It’s an understatement to say that the B2B buyer journey has changed over the last few years. In the past, sales reps have held all answers, but today, consumers are doing their research before they even think about filling out a ‘contact us’ form. In other words, they’re already product experts and familiar with your competitors.
So, before you create sales enablement tools and content, how should you be thinking about it?
As a result, the sales enablement landscape has changed too. Rather than equipping sales reps with beautiful presentations and sales assets, you need to empower them with the know-how to respond to questions quickly and think on their feet.
One of the biggest questions that comes up among sales enablement leaders involves what to create and why. If not beautiful sales decks, then what?
Ask yourself the following 3 questions for guidance.
1 - What are the biggest points of friction that sales reps have with new prospects?
If you’re trying to figure out where to start and what to create, look for your lowest hanging points of opportunity: the areas in which your sales team is struggling.
It could be the case that your sales reps are struggling to answer certain questions (i.e. product and implementation details) on the fly. It might also be the case that inbound inquiries are coming from advocates rather than decision makers—in which case, you’ll want to create sales enablement assets that your advocates can share and comment upon internally.
Outline the points of friction that your sales reps are experiencing, and identify pieces of content that can help your sales reps move forward. Imagine that you’re a teacher and that you’re helping your audience work through a very specific challenge.
2 - What do your prospects’ decision cycles involve?
Due diligence is an important part of every sales process. Before your prospect decides to work with you, he or she will need to conduct an internal audit to secure budget and ensure technical feasibility. Sales enablement assets will be critical during this stage.
Figure out what your prospects need to make their best decisions. Start by identifying what topics they’re finding challenging or confusing. Perhaps they have questions about your IT compliance process, for instance.
Create content around the biggest questions that your prospects are asking. Make their lives easier throughout the due diligence process by empowering them with immediate answers to the questions they’re asking.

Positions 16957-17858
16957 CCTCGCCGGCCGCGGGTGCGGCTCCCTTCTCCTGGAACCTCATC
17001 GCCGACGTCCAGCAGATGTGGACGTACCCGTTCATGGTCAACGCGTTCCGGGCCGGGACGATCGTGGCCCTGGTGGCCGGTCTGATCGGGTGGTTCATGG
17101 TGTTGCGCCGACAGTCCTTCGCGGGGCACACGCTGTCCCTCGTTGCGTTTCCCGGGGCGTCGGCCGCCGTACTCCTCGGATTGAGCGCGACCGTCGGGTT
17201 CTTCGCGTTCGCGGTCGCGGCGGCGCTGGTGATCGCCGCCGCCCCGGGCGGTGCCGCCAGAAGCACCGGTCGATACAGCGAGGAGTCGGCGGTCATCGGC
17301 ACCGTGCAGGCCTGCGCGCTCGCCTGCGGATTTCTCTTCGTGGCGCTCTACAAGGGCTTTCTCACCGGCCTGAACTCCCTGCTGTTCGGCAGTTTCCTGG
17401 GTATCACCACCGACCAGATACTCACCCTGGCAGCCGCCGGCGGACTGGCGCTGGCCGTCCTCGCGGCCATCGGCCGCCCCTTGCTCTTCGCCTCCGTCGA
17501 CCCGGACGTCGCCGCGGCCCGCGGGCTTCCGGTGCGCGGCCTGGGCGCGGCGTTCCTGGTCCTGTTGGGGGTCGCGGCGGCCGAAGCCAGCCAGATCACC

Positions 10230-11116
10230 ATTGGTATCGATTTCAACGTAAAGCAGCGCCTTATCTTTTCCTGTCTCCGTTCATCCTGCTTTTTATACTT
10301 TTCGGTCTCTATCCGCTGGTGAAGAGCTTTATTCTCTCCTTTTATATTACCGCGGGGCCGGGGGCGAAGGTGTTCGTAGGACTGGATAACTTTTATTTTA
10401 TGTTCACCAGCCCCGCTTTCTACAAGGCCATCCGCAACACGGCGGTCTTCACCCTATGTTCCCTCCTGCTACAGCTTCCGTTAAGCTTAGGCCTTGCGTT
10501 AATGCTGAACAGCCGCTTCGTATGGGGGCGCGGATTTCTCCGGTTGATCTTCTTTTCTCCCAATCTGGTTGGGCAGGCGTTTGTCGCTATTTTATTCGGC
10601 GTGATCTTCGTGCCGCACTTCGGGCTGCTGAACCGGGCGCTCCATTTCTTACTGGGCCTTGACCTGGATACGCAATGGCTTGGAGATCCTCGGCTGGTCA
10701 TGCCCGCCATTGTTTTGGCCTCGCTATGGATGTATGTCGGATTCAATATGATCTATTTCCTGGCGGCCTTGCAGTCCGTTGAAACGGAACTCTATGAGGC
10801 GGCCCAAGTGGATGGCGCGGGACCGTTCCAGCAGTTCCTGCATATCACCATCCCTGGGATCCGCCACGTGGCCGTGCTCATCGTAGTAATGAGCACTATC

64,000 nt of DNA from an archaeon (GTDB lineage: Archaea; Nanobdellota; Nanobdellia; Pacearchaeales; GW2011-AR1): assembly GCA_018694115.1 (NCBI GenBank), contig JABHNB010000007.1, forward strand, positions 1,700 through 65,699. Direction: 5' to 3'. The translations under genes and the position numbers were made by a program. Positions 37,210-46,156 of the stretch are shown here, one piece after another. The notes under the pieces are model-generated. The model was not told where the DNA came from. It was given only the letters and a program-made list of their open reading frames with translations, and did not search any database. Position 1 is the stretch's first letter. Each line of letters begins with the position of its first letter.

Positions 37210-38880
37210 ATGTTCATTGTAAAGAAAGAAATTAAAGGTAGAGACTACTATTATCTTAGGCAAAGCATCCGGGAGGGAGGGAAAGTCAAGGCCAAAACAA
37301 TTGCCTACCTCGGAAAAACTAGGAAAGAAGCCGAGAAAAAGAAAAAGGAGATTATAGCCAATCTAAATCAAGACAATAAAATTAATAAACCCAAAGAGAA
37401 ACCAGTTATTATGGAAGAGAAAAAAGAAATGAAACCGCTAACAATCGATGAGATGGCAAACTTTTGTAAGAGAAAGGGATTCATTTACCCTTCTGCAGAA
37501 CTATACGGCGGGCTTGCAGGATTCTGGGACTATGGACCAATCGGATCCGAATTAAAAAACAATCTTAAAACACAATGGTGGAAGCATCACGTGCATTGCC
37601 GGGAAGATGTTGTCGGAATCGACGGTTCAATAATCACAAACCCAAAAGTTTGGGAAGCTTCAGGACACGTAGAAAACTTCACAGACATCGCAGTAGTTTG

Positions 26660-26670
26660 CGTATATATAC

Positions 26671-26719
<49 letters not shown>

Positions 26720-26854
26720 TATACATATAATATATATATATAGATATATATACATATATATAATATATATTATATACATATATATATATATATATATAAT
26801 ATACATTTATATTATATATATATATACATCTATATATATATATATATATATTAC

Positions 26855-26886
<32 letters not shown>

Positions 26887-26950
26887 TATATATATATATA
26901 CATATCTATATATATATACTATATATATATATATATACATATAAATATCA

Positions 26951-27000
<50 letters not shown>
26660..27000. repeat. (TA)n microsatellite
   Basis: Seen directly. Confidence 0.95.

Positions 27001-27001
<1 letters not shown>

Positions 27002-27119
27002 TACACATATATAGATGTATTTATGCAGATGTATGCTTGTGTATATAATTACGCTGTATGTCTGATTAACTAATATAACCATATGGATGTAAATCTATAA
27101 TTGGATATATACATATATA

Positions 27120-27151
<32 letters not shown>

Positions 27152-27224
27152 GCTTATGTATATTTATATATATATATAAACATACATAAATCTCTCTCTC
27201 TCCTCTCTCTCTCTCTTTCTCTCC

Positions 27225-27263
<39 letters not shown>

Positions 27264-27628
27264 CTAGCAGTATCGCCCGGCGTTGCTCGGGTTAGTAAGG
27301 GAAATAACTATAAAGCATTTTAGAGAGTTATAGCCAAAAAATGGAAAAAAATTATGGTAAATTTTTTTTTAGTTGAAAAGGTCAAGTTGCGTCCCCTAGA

3 - What information can sales reps use to enhance conversations?
Now that prospects are self-directing their own conversations, sales leaders are taking on entirely new roles as consultants. Instead of selling, sales reps need to operate as consultants—providing case studies and offering solutions to very specific pain points.
Human beings, however, are the polar opposites of encyclopedias. It can be challenging to respond to specific questions in depth, with anecdotes, on the fly. Sales enablement teams can help by creating resources with skimmable, easy-to-access information. Create a library of content that your sales reps can easily search, scan, copy, and incorporate into everyday conversations. Here are some types of content that teams typically find helpful:
Summaries of case studies
Lists of typical challenges
Stats around the ways that your product improves performance
Vertical-specific applications of your product
Customer lists and stories around successful implementations
Realistic metrics and anecdotes around onboarding
Sales enablement leaders should make this information very easy to read, digest, and further research. You might consider implementing onboarding programs and sharing regular updates with your sales team.
The bottom line
Today’s sales teams need information, in the moment, to support ongoing conversations. Because today’s prospects are self-guided, sales reps will benefit from advanced material with concrete, tangible details about your company’s ROI. Empower your organization to operate more like consultants and less like sales reps—this approach will allow your team to better understand and empathize with your prospects’ needs.